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Monday, October 30, 2006

Chalk one up for Buckley: Lt. gov. candidate offers the season's lone non-demagogic remarks on undocumented workers

The most compelling statement about illegal immigration to come out of the statewide weekend debates belonged to Allen Buckley, libertarian candidate for lieutenant governor. A no-hoper, running at 7 percent in the latest Strategic Vision poll to Sen. Casey Cagle's 47 and Jim Martin's 39, Buckley doesn't have to worry about offending voters.

When the Atlanta Press Club moderator told Buckley he could ask a question of either of his opponents, the Libertarian turned to Republican Cagle, the frontrunner in the race.

"Illegal immigration is a real problem," said Buckley, a tax attorney from Smyrna whose regular-guy delivery is reminiscent of the fellow at work who solves the world's problems in between turns at the belt-sander.

"We all know the solution is to go after the employers, let's face it," Buckley said. "But Georgia can't go after just its employers because then Georgia employers will be disadvantaged relative to South Carolina, Alabama and Florida employers. It really takes a federal press to go after all of the employers simultaneously or virtually simultaneously."

He then asked Cagle directly, "If elected, will you commit to do everything reasonable within your power to press the federal government to aggressively pursue and penalize employers that hire illegal immigrants?"

Cagle said he is the only candidate in the race who had actually worked to do something about illegal immigration. "I co-sponsored Senate Bill 529," he said, referring to a state measure that gives police broader enforcement powers in combating illegal immigrants.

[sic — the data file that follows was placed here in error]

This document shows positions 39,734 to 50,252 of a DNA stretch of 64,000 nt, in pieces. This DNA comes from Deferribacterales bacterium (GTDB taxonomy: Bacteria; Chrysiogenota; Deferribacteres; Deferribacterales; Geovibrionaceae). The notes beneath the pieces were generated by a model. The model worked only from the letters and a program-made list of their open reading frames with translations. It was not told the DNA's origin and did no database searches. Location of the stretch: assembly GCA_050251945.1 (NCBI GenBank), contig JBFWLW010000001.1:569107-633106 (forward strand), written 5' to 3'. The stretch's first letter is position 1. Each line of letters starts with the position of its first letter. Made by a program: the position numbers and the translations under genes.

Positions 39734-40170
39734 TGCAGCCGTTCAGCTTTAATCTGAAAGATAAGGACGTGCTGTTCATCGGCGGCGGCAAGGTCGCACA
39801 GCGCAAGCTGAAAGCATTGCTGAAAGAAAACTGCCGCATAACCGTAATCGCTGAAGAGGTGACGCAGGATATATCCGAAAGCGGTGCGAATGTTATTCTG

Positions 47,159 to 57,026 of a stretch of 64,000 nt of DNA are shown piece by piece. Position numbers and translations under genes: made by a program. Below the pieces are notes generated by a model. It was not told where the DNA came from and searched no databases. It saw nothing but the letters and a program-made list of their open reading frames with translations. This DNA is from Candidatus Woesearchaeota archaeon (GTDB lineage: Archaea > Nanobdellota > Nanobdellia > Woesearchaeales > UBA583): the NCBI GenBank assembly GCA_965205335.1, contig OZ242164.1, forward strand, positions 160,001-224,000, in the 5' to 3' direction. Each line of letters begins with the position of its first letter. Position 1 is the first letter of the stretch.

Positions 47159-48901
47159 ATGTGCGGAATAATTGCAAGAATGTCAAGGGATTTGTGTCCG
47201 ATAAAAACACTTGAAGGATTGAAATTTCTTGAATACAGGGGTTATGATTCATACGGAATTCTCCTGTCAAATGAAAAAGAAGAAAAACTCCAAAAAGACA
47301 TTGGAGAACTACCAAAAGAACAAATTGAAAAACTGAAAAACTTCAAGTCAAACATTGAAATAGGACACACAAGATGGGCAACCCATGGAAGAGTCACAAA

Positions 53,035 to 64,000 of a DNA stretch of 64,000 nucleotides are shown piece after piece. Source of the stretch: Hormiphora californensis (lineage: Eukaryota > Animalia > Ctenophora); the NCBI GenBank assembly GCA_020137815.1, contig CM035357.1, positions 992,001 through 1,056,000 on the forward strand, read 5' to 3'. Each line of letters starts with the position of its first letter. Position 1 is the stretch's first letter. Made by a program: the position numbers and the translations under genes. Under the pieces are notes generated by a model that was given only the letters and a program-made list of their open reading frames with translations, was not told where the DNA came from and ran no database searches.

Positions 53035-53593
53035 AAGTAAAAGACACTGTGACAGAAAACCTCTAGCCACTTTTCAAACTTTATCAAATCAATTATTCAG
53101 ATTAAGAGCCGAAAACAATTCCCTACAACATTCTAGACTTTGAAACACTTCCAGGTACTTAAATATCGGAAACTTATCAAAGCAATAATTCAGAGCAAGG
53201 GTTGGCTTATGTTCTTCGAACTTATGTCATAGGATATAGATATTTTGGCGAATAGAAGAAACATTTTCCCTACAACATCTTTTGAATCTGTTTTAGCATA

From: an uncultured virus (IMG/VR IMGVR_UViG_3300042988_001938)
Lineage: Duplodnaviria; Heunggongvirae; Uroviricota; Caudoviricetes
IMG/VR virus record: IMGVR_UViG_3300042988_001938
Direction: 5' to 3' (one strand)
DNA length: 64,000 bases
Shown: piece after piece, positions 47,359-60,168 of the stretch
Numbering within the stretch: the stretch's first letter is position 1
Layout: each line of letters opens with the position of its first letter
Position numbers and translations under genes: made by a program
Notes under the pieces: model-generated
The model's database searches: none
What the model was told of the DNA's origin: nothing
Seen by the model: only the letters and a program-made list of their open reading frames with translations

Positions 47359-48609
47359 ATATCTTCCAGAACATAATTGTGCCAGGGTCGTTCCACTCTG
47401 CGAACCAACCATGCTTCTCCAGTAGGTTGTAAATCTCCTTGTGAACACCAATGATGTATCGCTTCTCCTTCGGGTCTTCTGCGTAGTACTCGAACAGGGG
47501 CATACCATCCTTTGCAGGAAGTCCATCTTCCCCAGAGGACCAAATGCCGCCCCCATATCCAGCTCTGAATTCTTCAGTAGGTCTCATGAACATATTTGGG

Buckley waited.

Intrinsic to his argument was the point that an individual, state-led effort to combat illegal immigration would ultimately weaken Georgia. In boasting about the aggressive legislation he had helped create in the Gold Dome, Cagle failed to accept Buckley's premise. As part of his answer, he eventually did say he favors federal action. Buckley demanded a yes or no answer from Cagle on whether the Republican would confront the federal government on illegal immigration. Cagle said, yes, he wants Congress to act.

The candidates did not return to the issue, but Buckley had made his point. Statewide political candidates want to talk tough about illegal immigration and propose hard-line "solutions," while playing down Washington's capacity to play a role. Gov. Sonny Perdue has treated Washington's failure to address the crisis as his opportunity to flex Georgia's muscles.

But Buckley's point is well taken. Until there is a comprehensive federal strategy to address the influx of undocumented workers from Mexico and points south, muscle-flexing is about the size of it, and that's bad policy when peoples' jobs and their human rights are at stake.

-- Max Pizarro

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